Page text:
Oregon is pressing forward with plans to be one of a small number of states to offer COVID-19 vaccines to school teachers and education staff before the elderly and those with chronic health conditions.
Governor Kate Brown joined teachers and officials from the Oregon Health Authority in a carefully choreographed press conference Friday, Jan. 22, to defend the decision.
“It’s really pretty simple: I’m using every single tool we have to get kids back into the classroom this school year,” Brown said.
That’ll be hard to do safely until the teachers and educational staff who can see hundreds of students per day are vaccinated against the virus. So, the state’s put those individuals near the top of the vaccine priority list, right below health care workers and first responders.
“We also know so many families have been unable to meet the needs of distance learning,” Brown said.
Brown and the other state leaders put the decision simply, saying that vaccinating teachers and educational staff before seniors and the elderly is the only way the state’s students will be able to return to in-person classes before the school year ends.
“There’s exponential value here too. For every teacher who’s back in the classroom, they help 20, 30, 35 students get their life back on track,” Brown said. “The harsh reality is we are managing a scarce resource right now. I wish, I wish we had more vaccines right now.”
Still, there is a bright spot for Oregon’s seniors: Brown said the state had completed the first dose of vaccinations for seniors living in long-term care centers, which have made up over half the state’s virus deaths.
Though COVID cases and hospitalizations statewide have been on the decline in recent weeks, the conference came during the deadliest week of the pandemic to date, with 195 deaths reported statewide.
“We know that deaths are a lagging indicator, and they take a while to show up, but each of these deaths leaves a hole in the lives of friends, family and neighbors,” said Rachel Banks, public health director with the Oregon Health Authority.
Still, the majority of deaths in Oregon associated with the virus – 77% – have been associated with people 70 years and older.
The choice to put that group behind Oregon’s educators in line for the vaccine comes down to how quickly the state will be able to vaccinate teachers and staff, said Dave Baden, OHA’s chief financial officer who presented statistics on the state’s expected dose delivery and use schedule.
“We could have taken a different path. We could have vaccinated seniors first,” Baden said. “But because we could only count on 50,000 prime doses per week, in that scenario we wouldn’t reach a critical mass of educators until we were well into May.”
Instead, Baden said the state’s plan pushes vaccinations of Oregon’s seniors out two weeks from what had been previously planned, when the state expected a greater number of doses. That means seniors over 80 will be eligible for the vaccine starting Feb. 8, and other seniors will be eligible in the weeks after that.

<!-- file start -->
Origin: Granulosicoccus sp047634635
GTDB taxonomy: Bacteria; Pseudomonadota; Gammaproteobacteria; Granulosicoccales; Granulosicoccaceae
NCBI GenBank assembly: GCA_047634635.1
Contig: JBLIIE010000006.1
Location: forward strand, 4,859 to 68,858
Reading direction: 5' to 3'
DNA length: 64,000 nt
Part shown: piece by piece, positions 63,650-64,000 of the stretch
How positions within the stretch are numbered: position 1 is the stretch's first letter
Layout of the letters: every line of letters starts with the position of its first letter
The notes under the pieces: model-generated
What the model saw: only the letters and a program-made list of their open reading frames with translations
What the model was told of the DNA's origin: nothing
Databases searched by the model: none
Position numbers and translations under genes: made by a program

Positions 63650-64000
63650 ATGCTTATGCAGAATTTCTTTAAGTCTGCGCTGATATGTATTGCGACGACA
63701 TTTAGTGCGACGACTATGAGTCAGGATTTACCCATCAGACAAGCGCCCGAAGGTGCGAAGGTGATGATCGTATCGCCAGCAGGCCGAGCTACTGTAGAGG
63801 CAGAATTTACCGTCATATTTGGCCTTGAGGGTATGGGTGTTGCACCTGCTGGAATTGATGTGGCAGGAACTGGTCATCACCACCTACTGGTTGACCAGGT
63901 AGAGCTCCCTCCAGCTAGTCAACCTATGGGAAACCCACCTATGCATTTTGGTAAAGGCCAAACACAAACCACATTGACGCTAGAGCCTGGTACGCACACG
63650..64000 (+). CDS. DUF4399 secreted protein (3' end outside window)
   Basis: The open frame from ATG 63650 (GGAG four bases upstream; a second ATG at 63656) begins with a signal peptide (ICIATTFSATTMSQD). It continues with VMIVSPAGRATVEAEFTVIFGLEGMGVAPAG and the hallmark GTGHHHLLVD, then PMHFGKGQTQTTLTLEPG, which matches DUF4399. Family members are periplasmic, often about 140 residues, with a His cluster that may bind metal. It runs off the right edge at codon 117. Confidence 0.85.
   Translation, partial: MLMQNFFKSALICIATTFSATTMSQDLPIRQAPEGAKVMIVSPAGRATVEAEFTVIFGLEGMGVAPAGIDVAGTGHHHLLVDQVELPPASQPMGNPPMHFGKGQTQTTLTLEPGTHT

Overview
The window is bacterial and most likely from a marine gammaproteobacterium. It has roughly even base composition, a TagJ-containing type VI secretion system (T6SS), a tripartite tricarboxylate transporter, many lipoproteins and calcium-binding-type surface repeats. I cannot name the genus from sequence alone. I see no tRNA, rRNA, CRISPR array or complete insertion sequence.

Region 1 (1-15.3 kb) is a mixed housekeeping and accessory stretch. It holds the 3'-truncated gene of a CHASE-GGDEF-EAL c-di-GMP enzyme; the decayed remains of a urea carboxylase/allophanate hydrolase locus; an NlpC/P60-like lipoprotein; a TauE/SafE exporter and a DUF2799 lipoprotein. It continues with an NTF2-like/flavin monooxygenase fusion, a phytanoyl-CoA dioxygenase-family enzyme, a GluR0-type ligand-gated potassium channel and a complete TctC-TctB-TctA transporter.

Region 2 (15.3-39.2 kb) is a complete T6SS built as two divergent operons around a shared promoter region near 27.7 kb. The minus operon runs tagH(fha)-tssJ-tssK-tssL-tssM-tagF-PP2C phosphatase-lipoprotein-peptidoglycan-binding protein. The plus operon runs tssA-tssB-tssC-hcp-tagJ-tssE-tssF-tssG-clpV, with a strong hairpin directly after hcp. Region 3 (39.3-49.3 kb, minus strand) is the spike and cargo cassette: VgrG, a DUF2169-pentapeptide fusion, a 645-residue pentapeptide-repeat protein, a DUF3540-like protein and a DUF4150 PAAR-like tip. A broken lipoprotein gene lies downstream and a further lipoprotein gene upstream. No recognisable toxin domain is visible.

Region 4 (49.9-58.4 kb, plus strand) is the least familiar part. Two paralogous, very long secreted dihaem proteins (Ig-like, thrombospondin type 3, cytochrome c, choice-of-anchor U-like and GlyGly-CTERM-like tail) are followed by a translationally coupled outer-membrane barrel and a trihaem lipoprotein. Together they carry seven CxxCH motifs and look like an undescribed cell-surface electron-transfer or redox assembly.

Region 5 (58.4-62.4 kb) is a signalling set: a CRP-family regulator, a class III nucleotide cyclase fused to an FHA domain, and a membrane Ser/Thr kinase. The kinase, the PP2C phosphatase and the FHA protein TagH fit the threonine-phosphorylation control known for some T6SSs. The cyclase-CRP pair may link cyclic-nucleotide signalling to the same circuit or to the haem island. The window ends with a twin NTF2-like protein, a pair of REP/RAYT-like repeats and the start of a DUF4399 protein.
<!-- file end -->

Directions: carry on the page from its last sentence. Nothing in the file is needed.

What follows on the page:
In the meantime, the state’s 105,000 teachers and school staff and 47,000 early learning workers will be eligible for the vaccine Jan. 25. Baden projected over half will have the first dose of the vaccine by the time seniors become eligible.
What’s more, given the state’s current rate of vaccinations, Baden projected about two thirds of the phase 1A population, which includes a broad range of health care workers, will be vaccinated by Jan. 25. By May, he expects the state will have vaccinated a “critical mass” of its seniors.
While Baden said the state might receive an increased supply of vaccines in the coming weeks, that’s not certain, and the state’s efforts are entirely dependent on the supply it receives.
“Let me emphasize, our timelines depend on the doses we receive from the federal government, Baden said. “If we receive more, we can move faster. If we receive less, we’ll have no choice but to slow down.”
During Friday’s conference, the governor invited teachers and a student to help her make the case for vaccinating the education workforce ahead of seniors.
“The main concern I hear is that many parents, caregivers and guardians feel ill-equipped to help teach their child, while also showing a great deal of concern about their child’s social-emotional health and the feelings of isolation,” said Nicole Butler-Hooton, who teaches second grade in Eugene.
Butler-Hooton said online learning has been hard for students, who’ve reported depression, anxiety, suicidal ideation and a lack of motivation while they’re unable to join peers and teachers in the classroom.
Mayra Pelayo, a kindergarten teacher in Ontario, went on to say teachers also want to be back in the classroom.
“I am grateful that teachers are next in line for the COVID vaccines. We are just full of emotions – we know everybody needs those vaccines, but we really want our schools to open, and all the teachers to be protected, because at the end, we are parents, we are mothers, we are daughters, we have kids and we want to be safe too,” Pelayo said. “But we really want to be protected, and we are desperate to get back in our classrooms.”
Friday’s final speaker, before the governor took just three questions about her plans, made the most impassioned plea for a return to in-person school.
“Over this past year, I have been astonished to hear more of my peers come to me and say, ‘I just can’t do it anymore, I just can’t,’” said Yosalin Arenas Alvarez, a senior at South Medford High School.
Alvarez compared reopening schools to baking a cake: Everyone wants cake, but the right steps (like vaccinating teachers, in the case of schools) have to be followed to make sure it’s done correctly.
“Please, as the amazing Oregon as I know you to be, can we come together and make a cake, and not a loaf of bread?” Alvarez asked.